Historical Charming Betsy and the Law of Nations
In Murray v. Schooner Charming Betsy 6 U.S.64, 2 L.Ed.208 (1804), Chief Justice John Marshall stated that “an act of Congress ought never to be construed to violate the law of nations if any other possible construction remains.” This early Supreme Court decision creates authority for a rule of statutory construction encouraging American Courts to interpret U.S. law consistent with international law where appropriate.
The Facts in Charming Betsy
The Charming Betsey, an American merchant vessel, set sail from Baltimore on April 10, 1800, under the name of The Jane. Upon arrival in St. Thomas, the vessel was sold to Jared Shattuck, who was born in the United States and moved to St. Thomas as a child. He later worked as a merchant, married there, and, in 1797, took an oath of allegiance to Denmark.
Jared Shattuck put a cargo on board of the schooner, calling her The Charming Betsey. In Guadeloupe, the vessel was captured by a French privateer and taken as a prize. The American frigate Constellation subsequently recaptured the ship. Its commander, Captain Murray, sold the cargo and brought the vessel to the United States. There, Shattuck was charged with violating a U.S. law prohibiting commercial intercourse between the United States and France. The Non-intercourse Act prohibited trade “between any person or persons resident within the United States or under their protection, and any person or persons resident within the territories of the French Republic, or any of the dependencies thereof.”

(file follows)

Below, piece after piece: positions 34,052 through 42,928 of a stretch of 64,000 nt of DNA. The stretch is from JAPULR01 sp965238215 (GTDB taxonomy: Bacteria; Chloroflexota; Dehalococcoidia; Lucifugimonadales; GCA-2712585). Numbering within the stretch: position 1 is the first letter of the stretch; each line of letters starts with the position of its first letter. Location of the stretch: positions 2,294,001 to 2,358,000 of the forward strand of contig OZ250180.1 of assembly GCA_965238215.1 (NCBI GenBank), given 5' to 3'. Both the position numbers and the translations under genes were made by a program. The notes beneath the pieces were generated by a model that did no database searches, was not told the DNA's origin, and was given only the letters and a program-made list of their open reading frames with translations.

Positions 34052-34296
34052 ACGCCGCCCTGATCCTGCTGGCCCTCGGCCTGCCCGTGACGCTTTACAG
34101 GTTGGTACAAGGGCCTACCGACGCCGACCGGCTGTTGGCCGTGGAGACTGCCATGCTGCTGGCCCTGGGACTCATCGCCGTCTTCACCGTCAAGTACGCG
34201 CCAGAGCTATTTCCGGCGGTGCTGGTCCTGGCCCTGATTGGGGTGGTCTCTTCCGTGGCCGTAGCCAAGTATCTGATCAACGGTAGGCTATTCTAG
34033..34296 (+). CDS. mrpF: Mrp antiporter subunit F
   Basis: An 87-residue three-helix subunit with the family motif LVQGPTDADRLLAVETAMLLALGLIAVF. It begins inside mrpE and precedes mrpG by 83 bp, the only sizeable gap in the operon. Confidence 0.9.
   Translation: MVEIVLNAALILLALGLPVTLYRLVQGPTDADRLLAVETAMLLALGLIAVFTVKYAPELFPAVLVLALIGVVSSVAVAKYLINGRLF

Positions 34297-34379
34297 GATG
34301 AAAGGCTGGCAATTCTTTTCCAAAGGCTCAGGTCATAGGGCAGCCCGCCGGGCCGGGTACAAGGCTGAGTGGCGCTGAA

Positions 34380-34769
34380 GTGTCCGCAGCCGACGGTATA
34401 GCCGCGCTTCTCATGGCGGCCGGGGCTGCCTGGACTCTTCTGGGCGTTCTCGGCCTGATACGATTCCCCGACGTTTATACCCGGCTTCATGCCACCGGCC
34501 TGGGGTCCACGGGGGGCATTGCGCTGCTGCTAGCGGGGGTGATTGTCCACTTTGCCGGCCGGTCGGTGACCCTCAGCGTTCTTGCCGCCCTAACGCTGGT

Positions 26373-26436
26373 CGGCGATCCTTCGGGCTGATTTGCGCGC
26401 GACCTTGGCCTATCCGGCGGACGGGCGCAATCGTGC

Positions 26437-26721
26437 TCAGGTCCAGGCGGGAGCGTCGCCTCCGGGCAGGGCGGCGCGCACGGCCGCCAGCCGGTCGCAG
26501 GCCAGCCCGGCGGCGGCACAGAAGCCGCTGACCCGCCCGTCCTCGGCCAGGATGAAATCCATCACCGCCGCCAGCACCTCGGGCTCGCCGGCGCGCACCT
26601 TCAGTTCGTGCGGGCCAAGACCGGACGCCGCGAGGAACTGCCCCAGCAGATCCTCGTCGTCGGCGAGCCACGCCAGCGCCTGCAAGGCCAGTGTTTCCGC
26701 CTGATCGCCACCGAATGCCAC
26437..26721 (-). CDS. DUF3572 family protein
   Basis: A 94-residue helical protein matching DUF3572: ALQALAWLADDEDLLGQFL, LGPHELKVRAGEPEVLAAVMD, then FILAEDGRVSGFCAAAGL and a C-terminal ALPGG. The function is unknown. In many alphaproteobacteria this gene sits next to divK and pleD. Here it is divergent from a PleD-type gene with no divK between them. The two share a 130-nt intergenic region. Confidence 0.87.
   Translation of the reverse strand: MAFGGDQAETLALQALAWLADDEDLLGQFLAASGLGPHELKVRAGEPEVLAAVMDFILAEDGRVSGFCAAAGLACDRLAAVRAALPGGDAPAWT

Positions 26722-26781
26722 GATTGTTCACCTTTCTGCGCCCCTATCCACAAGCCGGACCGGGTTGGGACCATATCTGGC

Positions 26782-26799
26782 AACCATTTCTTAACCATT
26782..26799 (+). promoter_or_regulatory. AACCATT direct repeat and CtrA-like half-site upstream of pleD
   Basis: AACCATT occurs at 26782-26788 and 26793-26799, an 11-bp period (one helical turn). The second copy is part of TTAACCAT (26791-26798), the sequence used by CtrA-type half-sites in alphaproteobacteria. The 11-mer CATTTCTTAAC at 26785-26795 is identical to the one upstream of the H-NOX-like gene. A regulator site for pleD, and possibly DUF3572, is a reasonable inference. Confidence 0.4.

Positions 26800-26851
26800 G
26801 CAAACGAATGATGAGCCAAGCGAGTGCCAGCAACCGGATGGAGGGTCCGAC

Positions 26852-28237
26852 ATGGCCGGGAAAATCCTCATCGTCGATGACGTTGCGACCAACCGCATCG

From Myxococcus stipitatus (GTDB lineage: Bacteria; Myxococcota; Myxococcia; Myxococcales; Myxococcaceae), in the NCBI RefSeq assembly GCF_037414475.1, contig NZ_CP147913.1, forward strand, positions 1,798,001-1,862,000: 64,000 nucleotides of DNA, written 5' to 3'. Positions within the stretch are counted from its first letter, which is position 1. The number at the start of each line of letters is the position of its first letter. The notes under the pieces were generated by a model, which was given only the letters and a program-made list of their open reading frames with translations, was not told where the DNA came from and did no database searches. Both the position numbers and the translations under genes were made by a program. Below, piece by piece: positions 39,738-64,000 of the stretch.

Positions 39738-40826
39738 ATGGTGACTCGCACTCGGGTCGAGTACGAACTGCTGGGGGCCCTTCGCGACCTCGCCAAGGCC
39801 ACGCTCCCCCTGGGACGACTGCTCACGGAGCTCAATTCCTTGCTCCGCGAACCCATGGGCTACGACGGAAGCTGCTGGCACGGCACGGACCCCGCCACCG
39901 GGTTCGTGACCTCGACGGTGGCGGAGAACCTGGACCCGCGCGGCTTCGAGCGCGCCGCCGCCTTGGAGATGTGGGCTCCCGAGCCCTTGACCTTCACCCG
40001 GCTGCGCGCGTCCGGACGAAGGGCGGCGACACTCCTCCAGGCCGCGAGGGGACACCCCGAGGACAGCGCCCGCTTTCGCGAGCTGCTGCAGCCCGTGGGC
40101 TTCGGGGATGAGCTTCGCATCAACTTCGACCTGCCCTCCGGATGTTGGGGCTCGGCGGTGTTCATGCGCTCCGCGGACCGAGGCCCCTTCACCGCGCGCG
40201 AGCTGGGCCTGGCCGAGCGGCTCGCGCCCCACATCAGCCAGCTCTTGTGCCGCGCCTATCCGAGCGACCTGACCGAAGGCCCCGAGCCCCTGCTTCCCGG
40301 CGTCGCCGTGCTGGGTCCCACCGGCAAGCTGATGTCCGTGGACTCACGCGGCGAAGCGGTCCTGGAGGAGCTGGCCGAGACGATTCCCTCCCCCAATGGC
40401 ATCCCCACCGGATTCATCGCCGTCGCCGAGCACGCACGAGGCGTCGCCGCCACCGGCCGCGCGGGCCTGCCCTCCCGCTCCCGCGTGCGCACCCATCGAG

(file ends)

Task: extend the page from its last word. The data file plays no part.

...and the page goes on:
The consul of Denmark claimed that vessel and the cargo were the bona fide property of a Danish subject. The trial court and Circuit Court agreed, ordering that the vessel be restored and the proceeds of the cargo paid to Shattuck.
The Court’s Decision in Charming Betsy
The U.S. Supreme Court concluded that the recapture was illegal. It specifically held that “the Charming Betsy with her cargo, being at the time of her recapture the bona fide property of a Danish burgher, is not forfeitable in consequence of her being employed in carrying on trade and commerce with a French island.”
In reaching its decision, the Court held that federal statutes should be interpreted in harmony with international law, which discouraged the capture of neutral nations and their citizens in a declared war.
As Chief Justice Marshall explained: “An act of Congress ought never to be construed to violate the law of nations if any other possible construction remains, and consequently can never be construed to violate neutral rights or to affect neutral commerce further than is warranted by the law of nations as understood in this country.”
While Chief Justice Marshall did not cite any specific legal authority in support of the holding, it continues to influence international law more than two centuries later. The cannon of statutory interpretation is referred to as the Charming Betsy cannon.
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